$database = new Database();
    echo $database->getUser($_GET["id"])->getId();
}

With this example, we can build the following tree of includes:

ViewUser.php
|-- User.php
|-- Database.php
    |-- User.php

Because we used require_once instead of require, the User.php file will not actually be included by the Database.php file, but instead by the ViewUser.php file. Additionally, we won't get any errors about duplicate definitions.

However, if we changed that to require, the application would fail on require_once("Database.php") because it would attempt to include the User.php file again, and would duplicate the class User definition.

PHP: Interfaces

The next major object-oriented discussion point is interfaces.

Interfaces are a way of providing a common specification for implementations to fulfill. The idea is that you can design a specification that you need, and then allow implementors to switch out how they fulfill it.

As an example, we may have a situation where we have a "data provider". The "data provider" may provide functions to read and write various objects, but it might provide them for different storage platforms. I.e. we may have a MySqlDataProvider, a PostgreSqlDataProvider, an XmlFileDataProvider, and so on.

To do this, we might have an interface that defines what our data provider must do.

Much like a class, an interface is defined using the interface keyword, then the name of the interface. I like to prefix my interface names with an I, it comes from a naming convention for a different language, but it also allows you to look at the name and understand that you're not actually dealing with a hard-class.

However, unlike a class, you cannot create an instance of an interface. You cannot new $interface_name(), because an interface does not have any functionality. It is strictly a list of "requirements". In some languages it's also called a "protocol".

Once you've defined the interface via name, you identify the functions and variables that are part of the interface requirements. This is done by defining the function like normal, but not providing an implementation via curly-braces ({}) but simply ending with a semi-colon (;).

For a data provider, we might define the following interface:

interface IDataProvider
{
    function loadUser(int $id): User;
    function saveUser(User $user);
}

At this point, we have created the protocol or specification, and we can now implement it. To do so, we'll define a class that implements the interface via the implements keyword. This is added after the class name and before the opening curly-brace ({), and afterwards we include the names of the interfaces we want to implement.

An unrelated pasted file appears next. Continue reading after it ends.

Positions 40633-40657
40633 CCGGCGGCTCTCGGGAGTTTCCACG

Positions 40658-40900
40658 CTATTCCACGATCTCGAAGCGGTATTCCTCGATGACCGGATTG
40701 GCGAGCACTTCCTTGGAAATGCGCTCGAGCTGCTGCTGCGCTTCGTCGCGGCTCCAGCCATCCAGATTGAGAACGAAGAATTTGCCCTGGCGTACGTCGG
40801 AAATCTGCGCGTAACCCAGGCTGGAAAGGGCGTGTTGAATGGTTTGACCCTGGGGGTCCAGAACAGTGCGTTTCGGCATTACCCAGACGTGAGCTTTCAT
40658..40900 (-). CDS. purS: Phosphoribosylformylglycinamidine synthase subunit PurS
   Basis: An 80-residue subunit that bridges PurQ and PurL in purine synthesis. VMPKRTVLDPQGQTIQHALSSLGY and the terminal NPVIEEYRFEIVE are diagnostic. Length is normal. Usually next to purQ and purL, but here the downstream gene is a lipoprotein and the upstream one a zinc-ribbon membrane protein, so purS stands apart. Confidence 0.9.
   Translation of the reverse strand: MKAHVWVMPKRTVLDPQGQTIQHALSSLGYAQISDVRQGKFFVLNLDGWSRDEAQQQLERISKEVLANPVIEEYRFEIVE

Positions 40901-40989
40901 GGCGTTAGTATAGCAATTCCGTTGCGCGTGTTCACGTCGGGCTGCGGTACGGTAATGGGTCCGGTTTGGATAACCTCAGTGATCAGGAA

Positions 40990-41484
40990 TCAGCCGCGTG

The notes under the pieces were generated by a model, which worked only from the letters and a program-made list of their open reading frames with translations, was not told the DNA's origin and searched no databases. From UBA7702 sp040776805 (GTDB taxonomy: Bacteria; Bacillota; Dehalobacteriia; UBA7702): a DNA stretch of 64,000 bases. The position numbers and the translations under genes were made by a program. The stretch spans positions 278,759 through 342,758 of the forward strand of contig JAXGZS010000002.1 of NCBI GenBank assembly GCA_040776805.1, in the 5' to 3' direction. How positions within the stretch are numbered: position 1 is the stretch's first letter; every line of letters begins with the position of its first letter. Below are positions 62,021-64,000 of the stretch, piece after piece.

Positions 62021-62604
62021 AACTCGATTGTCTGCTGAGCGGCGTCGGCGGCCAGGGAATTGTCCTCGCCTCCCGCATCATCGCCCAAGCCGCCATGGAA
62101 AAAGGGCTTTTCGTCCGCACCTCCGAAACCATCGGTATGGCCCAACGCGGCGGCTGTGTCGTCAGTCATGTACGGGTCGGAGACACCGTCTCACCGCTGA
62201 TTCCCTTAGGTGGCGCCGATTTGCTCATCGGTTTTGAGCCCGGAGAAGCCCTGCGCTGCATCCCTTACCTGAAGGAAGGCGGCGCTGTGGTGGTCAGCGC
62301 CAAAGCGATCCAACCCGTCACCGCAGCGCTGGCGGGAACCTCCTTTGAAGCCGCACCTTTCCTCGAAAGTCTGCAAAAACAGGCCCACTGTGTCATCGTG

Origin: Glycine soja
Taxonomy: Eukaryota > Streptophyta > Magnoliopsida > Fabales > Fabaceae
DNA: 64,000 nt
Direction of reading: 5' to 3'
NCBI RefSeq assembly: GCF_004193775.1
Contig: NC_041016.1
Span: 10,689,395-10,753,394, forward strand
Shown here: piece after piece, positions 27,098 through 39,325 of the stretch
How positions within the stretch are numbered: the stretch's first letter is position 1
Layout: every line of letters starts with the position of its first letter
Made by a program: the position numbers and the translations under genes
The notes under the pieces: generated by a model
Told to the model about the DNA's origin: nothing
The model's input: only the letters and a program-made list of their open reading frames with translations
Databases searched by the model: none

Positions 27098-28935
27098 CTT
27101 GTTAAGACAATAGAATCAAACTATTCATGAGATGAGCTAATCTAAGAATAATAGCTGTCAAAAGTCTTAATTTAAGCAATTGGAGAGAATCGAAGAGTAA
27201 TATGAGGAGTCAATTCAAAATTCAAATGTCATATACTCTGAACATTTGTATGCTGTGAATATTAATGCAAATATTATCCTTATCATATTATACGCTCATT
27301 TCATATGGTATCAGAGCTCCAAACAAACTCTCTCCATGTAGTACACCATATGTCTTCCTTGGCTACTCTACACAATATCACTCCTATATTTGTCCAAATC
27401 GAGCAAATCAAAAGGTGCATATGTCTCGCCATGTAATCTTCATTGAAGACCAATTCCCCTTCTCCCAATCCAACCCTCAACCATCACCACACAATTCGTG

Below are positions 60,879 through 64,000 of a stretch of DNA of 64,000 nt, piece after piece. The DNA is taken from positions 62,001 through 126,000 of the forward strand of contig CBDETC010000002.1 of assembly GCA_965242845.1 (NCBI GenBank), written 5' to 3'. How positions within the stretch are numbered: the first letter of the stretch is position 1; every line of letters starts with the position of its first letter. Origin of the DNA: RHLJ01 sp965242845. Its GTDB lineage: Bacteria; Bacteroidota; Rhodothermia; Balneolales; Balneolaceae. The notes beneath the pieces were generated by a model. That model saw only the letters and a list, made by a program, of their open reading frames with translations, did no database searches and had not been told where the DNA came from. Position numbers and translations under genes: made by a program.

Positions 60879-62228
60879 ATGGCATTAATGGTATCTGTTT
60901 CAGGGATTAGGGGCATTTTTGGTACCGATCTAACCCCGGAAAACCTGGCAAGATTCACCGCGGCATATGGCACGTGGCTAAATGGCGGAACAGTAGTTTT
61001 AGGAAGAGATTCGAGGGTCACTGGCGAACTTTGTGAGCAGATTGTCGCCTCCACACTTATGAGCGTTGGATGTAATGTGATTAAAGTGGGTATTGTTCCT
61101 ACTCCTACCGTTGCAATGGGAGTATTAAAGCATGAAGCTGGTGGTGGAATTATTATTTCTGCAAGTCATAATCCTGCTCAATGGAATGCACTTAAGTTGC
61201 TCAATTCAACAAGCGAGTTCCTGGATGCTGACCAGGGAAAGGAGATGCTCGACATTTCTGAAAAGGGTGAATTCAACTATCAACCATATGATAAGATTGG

class XmlDataProvider implements IDataProvider
{
    function loadUser(int $id): User {
        return new User($id, "Elliott");
    }
    function saveUser(User $user) {

    }
}

Obviously we didn't load or save the User, but we do have the structure for doing so. Now we can instance the XmlDataProvider:

$data_provider = new XmlDataProvider();

Now, at this point, it might not be clear why we used the interface at all: we only have one data-provider, and we create it directly, the only place we see IDataProvider is the implements keyword.

The purpose of the interface is to allow us to create functions and other classes that use the interface definition, so that we can provide any class that implements the interface.

function saveUserFromForm(IDataProvider $data_provider) {
    $id = $_POST["id"];
    $name = $_POST["name"];
    $user = new User($id, $name);
    $data_provider->saveUser($user);
}

Now, we can give the function any IDataProvider, such as our XmlDataProvider:

saveUserFromForm($data_provider);

This means that if we later built a MySqlDataProvider, we can literally swap what gets passed to the saveUserFromForm function, and we would automatically be using our new provider.

The bigger concept here is "abstraction": that is we move common or higher-level functionality into another layer of our application. Something like the data provider details don't matter to the users of those components. The users only care that the component works and that they can use it.


As It Stands

At this point we actually have enough information to start building real things. We'll go over new topics as we encounter them, and as we build stuff we'll learn a lot. We have a lot more information to cover: from more standard-library functions and classes to more syntax bits we have to learn yet. That said, we're going to start building real-world stuff next, and hopefully that demonstrates how powerful PHP is.